Across from Veterans Park in Milwaukee resides a tall building. In the sky are grey clouds as the temperature grew cold and the waters of Lake Michigan crash upon the shore. The day may seem gloomy and dull, but not for one place, in a room where music alters the mood – the Jewish Home and Care Center, a senior living center. On the second floor, a woman with a pink decorative head scarf strums the guitar singing “Shalom Aleichem,” a Jewish traditional song that she often sings with the music groups that she leads twice a week at the nursing home.
Amy Gelfman is a private contractor who was hired to sing with the residents there. While she leads a music group with the residents on the second floor, an elderly man’s vocals soars over the room. Ilya Vernik, 98, shines like a star as he sings into the microphone that Amy brought to the music session. Vernik is a resident at the nursing home, who resides in the second floor. Others around him either sit in silence, or deep in thought, lightly tapping their feet to the beat of the music or bowing their heads down and closing their eyes as music pierces through the stereo that Geflman brought, along with a woven basket of maracas. But when Gelfman sings a song that they know, they light up and sing along such as the song “Chiribim Chiribom,” an upbeat song mixed with jazz elements and a catchy melody.
“Music is always a place where you can reach them,” said Gelfman.
During her one-on-one session with Vernik, the music she plays definitely resonates with him. From upbeat songs to melancholy ones, Vernik sings along and shakes a red maraca. While singing “My Yiddishe Mama,” a song about the loss of one’s mother. Vernik begins to tear up.
Music has always been able to do more than just for enjoyment for the ears. Research studies on music is plentiful. Research has shown that music reduces stress and anxiety. There’s also studies that have shown how music can regulate the mood whereas listening to upbeat and sad music can lift your mood.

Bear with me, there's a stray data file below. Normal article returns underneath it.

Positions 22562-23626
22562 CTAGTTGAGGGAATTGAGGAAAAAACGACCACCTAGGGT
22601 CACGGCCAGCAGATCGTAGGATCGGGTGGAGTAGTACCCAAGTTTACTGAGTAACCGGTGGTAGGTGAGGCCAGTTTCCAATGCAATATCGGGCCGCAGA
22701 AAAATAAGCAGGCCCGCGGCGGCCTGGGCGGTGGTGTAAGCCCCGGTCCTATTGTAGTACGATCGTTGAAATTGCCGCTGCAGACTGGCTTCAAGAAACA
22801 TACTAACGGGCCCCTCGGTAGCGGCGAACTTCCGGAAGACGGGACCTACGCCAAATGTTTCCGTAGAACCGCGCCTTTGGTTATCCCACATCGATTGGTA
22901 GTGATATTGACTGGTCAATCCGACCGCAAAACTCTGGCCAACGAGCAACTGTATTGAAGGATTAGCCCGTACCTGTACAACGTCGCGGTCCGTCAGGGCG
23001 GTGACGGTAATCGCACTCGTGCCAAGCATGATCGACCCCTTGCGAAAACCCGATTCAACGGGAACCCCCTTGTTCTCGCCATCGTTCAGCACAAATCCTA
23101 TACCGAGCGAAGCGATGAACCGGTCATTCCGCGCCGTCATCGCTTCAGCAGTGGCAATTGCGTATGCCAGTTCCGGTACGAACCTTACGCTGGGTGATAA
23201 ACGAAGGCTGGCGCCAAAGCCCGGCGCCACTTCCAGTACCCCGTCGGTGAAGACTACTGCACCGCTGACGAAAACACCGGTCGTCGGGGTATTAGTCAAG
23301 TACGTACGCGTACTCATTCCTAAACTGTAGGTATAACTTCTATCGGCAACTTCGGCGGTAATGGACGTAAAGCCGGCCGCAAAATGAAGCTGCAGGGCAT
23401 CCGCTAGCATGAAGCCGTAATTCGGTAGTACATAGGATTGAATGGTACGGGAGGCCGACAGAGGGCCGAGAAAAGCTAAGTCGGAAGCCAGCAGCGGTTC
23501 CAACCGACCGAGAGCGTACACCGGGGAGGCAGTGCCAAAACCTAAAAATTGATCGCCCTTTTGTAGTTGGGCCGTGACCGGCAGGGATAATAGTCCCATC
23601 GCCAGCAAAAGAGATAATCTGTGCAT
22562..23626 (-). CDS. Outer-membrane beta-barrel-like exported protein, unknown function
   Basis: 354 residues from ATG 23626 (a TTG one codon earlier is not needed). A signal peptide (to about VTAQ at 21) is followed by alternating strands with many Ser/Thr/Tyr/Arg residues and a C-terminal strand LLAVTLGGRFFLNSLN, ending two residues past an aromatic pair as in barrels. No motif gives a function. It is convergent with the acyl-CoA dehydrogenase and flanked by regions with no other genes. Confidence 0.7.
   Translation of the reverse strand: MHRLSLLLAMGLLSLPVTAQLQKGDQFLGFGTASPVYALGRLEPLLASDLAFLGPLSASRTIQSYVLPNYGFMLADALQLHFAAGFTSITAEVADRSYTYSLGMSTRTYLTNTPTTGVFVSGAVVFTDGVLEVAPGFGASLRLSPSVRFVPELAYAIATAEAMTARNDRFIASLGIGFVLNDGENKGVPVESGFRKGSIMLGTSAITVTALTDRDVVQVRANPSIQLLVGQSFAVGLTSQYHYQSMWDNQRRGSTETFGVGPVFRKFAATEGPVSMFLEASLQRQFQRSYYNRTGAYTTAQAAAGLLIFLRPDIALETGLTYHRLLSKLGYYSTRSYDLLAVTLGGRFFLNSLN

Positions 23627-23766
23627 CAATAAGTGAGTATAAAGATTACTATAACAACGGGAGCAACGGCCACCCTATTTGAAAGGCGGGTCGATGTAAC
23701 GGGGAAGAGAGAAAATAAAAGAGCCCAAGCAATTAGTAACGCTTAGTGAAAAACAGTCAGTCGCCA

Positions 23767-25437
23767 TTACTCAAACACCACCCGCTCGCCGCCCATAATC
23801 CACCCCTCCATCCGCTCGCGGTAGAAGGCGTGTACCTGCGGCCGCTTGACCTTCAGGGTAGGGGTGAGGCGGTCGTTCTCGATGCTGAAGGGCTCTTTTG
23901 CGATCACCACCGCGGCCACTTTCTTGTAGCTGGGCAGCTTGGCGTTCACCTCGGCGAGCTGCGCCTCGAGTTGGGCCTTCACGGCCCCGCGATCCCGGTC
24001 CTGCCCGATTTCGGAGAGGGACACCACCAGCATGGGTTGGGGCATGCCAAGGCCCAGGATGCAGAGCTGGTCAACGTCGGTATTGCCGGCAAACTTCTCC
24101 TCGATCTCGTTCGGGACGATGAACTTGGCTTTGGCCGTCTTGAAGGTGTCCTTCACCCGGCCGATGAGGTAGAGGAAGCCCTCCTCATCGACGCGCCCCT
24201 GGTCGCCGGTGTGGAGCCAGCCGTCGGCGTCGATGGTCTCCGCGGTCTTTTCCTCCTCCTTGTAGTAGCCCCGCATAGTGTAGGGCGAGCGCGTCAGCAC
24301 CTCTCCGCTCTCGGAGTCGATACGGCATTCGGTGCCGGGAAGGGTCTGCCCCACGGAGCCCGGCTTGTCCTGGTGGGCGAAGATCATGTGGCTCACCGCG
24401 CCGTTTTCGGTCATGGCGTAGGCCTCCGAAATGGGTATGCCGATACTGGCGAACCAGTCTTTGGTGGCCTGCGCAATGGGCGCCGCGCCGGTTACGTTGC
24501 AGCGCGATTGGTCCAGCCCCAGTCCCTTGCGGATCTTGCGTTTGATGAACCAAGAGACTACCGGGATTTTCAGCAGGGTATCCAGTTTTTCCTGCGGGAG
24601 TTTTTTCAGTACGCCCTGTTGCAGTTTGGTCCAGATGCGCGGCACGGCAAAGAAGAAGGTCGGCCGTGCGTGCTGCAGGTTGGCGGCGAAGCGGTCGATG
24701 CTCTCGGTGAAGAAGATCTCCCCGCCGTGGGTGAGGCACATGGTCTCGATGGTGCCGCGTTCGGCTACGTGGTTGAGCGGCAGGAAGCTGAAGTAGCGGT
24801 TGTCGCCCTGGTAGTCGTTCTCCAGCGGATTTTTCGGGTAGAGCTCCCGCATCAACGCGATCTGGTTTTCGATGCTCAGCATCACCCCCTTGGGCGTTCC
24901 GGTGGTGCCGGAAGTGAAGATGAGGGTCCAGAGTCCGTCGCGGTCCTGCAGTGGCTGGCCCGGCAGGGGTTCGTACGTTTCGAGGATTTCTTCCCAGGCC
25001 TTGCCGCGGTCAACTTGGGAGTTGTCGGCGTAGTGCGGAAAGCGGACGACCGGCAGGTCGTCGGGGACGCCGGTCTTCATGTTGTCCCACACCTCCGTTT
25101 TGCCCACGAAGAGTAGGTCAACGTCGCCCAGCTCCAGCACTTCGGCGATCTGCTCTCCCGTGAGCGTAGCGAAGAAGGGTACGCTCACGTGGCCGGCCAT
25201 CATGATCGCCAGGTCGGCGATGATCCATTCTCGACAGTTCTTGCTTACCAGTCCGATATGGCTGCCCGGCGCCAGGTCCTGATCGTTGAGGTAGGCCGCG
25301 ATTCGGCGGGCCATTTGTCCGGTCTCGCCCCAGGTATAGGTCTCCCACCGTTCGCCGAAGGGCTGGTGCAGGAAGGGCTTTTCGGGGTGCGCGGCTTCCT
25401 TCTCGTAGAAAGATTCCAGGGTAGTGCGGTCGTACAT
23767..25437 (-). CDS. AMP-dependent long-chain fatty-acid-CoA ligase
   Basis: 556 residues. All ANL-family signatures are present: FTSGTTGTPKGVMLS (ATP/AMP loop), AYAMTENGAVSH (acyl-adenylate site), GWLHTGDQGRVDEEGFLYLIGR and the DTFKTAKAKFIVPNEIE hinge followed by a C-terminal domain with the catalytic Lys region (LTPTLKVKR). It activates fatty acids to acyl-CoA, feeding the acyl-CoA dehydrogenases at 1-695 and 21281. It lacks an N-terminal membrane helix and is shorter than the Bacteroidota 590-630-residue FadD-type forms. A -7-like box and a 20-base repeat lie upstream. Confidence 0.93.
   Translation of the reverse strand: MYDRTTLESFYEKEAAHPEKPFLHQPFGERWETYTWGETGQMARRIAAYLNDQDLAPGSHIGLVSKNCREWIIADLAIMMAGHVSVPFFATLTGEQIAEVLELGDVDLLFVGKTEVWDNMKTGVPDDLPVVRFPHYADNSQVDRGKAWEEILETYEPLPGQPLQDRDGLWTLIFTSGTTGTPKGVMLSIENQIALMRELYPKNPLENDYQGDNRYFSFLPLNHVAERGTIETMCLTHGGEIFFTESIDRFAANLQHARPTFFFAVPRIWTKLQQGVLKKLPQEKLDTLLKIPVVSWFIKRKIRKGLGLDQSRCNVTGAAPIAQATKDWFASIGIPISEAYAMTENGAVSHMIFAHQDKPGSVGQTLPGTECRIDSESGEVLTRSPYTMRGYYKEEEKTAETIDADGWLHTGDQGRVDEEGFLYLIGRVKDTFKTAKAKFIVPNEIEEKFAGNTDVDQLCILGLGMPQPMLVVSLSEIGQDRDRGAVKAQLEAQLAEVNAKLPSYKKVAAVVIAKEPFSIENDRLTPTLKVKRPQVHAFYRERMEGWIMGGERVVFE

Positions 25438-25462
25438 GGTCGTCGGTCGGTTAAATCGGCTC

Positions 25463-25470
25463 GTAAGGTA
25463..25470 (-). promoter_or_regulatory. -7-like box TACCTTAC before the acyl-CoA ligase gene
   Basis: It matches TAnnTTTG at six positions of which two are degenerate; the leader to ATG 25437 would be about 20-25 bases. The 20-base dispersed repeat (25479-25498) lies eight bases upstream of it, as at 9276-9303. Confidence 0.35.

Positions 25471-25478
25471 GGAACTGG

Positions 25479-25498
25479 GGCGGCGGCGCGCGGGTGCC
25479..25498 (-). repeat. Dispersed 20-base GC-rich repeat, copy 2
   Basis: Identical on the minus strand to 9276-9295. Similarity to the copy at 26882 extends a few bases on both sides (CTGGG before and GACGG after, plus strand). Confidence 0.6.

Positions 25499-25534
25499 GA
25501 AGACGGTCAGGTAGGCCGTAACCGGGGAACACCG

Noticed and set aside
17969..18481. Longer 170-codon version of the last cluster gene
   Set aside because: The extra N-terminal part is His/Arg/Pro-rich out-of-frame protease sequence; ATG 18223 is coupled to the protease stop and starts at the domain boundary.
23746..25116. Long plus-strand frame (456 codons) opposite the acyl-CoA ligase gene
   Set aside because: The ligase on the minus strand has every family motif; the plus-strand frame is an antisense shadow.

In 2008, Dan Cohen launched the Music and Memory organization where a personalized music playlist is used for patients with dementia and Alzheimer’s to help with memory loss. As of October 2016, 3,000 nursing facilities have been certified as music and memory nursing home. In Wisconsin, the Department of Health Services decided to launch an initiative to improve the quality of life to those in 100 nursing facilities to participate in Music and memory program. Of one of those 100 was the Jewish Home and Care Center.
For one resident at the Jewish Home and Care Center, music drives a reaction and every one can see it when he listens to his personalized music playlist in his ipod. Steven, takes part in the Music and Memory program at the Jewish Home and Care Center and when he listens to his playlist filled with his favorite songs and artists such as The Beatles, Joni Mitchell to Mozart and Jewish music, his response always seems to touch everyone there including the staffs. His wife, Shari Weingrod, has seen his reactions too when she played him The Beatles, tears were running down her husband’s eyes.